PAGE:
serious answers to absurd questions and absurd advice for common concerns from xkcd's Randall Munroe

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Green Cows

If cows could photosynthesize, how much less food would they need?


In a way, they already do. A field of grass sits there all day soaking up energy from the sun and storing it chemically. A grazing animal can then come along and absorb weeks of accumulated energy in a matter of minutes.

A Jersey cow presents in the neighborhood of nearly two square meters of usable space to the sun if it stands right. (Cows would have to be trained to stand optimally, but we might not have too far to go; research suggests they already align themselves north-south.

Chlorophyll photosynthesis extracts 3%-6% of the total energy from sunlight. If we figure on any given day the cow gets the equivalent of about six hours of peak sunlight, it works out to less than two million joules of usable energy each day.

Is that a lot? Well, a 450-kilogram cow just wandering around in a field might eat about 10 kilograms of dry matter a day, extracting on the order of 50 million joules of metabolic energy. So photosynthesis could only make up about 4% of the required intake—saving only a few handfuls of grain.

If we could equip cows with solar panels, which can be several times more energy-efficient than photosynthesis, we could improve that number—but not by much.

The basic problem facing cows is the same one facing solar cars—they're too small. If you saw the world's cattle population in silhouette, they'd have an overall cross-sectional area of about two thousand square kilometers. This means that if they were migrating through the air over Rhode Island (biology is not my strong suit), they'd blot out the sun over barely half the state. They'd only catch enough sunlight to produce a daily average of about 40 gigawatts of power (two megayodas).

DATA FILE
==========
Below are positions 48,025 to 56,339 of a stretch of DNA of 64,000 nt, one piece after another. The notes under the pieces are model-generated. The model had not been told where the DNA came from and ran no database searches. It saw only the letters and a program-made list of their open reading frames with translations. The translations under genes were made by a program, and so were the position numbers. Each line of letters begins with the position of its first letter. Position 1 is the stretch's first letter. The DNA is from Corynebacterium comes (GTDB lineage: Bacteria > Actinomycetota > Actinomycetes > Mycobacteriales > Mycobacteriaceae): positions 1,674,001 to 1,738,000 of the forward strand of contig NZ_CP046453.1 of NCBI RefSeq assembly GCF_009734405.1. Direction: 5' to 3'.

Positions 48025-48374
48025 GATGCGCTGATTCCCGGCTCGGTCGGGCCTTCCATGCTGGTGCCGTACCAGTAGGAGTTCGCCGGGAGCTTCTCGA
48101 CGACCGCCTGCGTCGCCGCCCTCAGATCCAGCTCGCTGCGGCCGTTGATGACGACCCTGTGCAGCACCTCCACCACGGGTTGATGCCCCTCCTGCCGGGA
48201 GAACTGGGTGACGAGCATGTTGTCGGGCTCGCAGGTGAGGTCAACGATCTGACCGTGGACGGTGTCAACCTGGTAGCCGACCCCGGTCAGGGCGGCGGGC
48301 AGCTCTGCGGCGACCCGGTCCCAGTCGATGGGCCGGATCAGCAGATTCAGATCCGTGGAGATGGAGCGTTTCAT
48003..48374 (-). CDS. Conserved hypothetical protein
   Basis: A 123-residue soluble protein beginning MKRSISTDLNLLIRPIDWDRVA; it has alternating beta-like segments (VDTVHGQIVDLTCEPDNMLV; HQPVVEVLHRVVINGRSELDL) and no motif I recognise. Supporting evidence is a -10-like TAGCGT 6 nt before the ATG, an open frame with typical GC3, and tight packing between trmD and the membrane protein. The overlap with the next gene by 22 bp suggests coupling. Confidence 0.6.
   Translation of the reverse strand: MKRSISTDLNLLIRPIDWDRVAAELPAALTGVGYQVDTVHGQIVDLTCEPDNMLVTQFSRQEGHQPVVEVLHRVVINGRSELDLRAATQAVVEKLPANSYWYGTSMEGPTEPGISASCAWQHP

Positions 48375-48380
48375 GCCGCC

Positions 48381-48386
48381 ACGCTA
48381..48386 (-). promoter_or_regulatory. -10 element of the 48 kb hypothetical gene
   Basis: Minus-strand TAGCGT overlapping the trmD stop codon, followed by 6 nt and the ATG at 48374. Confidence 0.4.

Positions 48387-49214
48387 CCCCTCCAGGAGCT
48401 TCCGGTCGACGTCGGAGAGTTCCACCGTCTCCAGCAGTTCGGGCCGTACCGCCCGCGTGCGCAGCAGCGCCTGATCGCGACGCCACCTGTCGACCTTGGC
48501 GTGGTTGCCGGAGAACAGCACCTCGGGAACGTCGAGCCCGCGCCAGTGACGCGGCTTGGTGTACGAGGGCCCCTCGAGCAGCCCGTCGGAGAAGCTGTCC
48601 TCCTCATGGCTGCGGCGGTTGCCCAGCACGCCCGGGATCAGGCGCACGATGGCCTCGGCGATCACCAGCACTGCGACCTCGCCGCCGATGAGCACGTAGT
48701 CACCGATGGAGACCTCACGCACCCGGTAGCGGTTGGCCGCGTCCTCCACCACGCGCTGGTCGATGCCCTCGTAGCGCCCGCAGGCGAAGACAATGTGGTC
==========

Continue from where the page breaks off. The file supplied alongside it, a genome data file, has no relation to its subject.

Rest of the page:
By contrast, about 3% of the world's surface area is cultivated, which means that (given rough estimates of geographic distribution of farmland) our crops easily intercept over a thousand times more sunlight than our cattle—which is why grazing is a good strategy.

I'd like to conclude with this quote, which I found in the Cedara Agricultural Development Institute's Applied Ruminant Nutrition for Dairy Cows:

Cows on a typical dairy ration can produce 80 to 100 litres of saliva per day.

This has nothing to do with photosynthesis, but I wanted to share anyway.

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